The article continues:

"'Monsieur Prix' is the title most often used to designate the 'price supervisor' in charge of the office. His role is to check the evolution of prices on the Swiss market, to detect cartels that could develop and to inform the population. Its tasks are governed by the federal law on price monitoring (LSPr). In the case of an abusive increase or decrease in the price of a good or service, he can put pressure to bring it back to a previous level. In 2007, the work of 'Monsieur Prix' would have allowed to save the population 290 million Swiss francs thanks to his interventions."

Quite a cool guy this Monsieur Prix! — at the moment it is Stefan Meierhans who fills this role

Monsieur Prix has made it his mission to bring Worldline/Six Payment Services Ltd (aka SIX) — Switzerland's leading payment service providers — to their senses.

And he succeeded, as announced in its latest newsletter of 19.08.2021 (page 8):

In order to limit the significant increase in fees for high-value payment transactions, the Price monitor has taken action and has reached an amicable settlement with SIX for a fee cap (CHF 2.- for Mastercard Debit and CHF 3.50 for Visa Debit and VPAY). This protects merchants selling more expensive goods such as bicycles or household appliances from excessive fees, for example.

It also states:

"However, it should be pointed out that the majority of operations involve relatively small amounts. In 2019, 50% of the transactions were for an amount of CHF 30 or less. During the pandemic, it is even likely that this share of small transactions, which benefit from this new model, has become higher. The Price monitor estimates that this new model would make about 75% of the new Visa debit card transactions cheaper and more than 50% of the Mastercard debit card transactions cheaper."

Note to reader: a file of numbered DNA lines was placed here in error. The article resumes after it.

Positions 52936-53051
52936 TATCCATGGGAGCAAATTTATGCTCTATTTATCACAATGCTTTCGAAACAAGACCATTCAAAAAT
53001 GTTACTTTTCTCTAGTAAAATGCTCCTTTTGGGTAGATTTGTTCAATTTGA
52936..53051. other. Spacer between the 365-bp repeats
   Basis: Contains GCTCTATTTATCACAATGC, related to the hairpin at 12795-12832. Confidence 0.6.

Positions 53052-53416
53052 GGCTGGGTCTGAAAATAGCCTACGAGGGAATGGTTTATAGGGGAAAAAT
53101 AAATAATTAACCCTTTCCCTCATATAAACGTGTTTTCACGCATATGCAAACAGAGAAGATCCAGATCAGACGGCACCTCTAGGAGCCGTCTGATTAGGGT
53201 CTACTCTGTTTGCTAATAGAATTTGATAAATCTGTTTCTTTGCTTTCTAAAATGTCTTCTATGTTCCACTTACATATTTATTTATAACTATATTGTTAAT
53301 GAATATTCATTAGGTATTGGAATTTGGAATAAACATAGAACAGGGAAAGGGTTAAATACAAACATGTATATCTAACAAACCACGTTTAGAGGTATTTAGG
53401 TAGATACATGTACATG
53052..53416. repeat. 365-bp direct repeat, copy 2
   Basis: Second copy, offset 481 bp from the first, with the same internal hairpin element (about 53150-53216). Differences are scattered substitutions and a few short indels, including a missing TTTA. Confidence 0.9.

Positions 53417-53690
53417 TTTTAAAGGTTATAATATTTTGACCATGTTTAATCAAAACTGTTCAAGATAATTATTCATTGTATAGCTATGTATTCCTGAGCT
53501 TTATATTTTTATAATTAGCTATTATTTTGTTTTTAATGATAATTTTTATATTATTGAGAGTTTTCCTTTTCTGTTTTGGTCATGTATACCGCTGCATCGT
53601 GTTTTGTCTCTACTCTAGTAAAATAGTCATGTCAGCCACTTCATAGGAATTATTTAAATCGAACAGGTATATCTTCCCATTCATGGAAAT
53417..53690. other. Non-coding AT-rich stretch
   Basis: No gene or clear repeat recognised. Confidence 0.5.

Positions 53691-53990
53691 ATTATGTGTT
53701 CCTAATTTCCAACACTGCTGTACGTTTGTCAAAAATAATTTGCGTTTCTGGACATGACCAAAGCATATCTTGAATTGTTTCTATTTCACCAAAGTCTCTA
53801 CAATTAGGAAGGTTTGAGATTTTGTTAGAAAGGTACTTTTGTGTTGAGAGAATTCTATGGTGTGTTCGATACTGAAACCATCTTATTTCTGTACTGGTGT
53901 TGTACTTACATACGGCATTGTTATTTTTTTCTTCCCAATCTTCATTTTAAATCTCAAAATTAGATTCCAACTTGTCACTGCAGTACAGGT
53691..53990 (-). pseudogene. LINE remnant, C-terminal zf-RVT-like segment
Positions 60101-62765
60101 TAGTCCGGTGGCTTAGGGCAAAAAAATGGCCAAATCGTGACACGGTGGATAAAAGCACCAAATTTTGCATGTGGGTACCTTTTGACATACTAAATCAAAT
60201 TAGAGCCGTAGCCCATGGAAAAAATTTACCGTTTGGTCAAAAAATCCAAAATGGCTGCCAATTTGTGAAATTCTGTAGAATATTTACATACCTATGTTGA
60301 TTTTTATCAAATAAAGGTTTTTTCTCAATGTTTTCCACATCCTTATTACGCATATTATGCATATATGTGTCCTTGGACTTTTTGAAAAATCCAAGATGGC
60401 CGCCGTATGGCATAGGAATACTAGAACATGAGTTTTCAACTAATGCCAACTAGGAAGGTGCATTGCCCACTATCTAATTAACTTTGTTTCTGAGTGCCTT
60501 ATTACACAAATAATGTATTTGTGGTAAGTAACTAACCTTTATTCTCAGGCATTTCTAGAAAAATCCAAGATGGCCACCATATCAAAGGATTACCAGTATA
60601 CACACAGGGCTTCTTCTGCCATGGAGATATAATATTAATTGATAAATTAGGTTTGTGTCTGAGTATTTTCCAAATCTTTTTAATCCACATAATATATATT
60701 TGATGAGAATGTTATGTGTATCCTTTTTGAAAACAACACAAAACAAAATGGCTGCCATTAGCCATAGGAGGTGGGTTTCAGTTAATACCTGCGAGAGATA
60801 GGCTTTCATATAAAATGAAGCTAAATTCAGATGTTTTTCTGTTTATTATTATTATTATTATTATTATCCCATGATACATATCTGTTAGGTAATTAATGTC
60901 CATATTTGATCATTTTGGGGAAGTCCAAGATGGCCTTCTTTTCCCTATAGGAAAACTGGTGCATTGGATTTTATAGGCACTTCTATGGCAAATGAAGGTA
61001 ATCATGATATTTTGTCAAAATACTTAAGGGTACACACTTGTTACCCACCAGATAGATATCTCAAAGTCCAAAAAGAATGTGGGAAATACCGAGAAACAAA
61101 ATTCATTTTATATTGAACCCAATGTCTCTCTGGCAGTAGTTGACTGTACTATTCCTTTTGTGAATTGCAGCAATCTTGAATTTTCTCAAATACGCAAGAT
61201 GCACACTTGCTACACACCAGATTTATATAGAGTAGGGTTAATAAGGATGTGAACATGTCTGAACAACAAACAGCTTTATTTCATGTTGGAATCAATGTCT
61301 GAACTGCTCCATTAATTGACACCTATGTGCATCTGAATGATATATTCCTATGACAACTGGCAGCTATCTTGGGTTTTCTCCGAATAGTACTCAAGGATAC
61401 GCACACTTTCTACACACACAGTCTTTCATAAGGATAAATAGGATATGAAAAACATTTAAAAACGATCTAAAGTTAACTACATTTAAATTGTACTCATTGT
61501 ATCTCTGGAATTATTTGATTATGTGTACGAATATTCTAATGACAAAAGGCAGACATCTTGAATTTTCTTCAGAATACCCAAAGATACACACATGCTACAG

As a result, since this announcement, my countryside store owner has explained to me that he and all the independents stores he knows now accept debit cards without a second thought. Phew!

Zak discontinues its Maestro card, and launches its VISA debit card

Our new Zak Visa debit card

As a regular user of Zak's Maestro, I had a few cold sweats when they announced that they were discontinuing it.

But after my in-depth analysis and discussions at the village store, I was reassured. I won't need to look for a new bank :)

And you, did you have had debit card rejections since the fees were capped?


PS1: FYI, Zak's new VISA debit card replaces the previous two — handy if you were using their Maestro and digital credit card. As with many banks in 2021, their new debit card does not charge fees on foreign transactions abroad, and is usable with Apple Pay, Google Pay or Samsung Pay.

PS2: as usual, I only recommend products I actually use. And for Zak, you still have access to a CHF 50 welcome bonus by using the blog code "ONLYMP" (make sure you put the code in capital letters in order for it to work)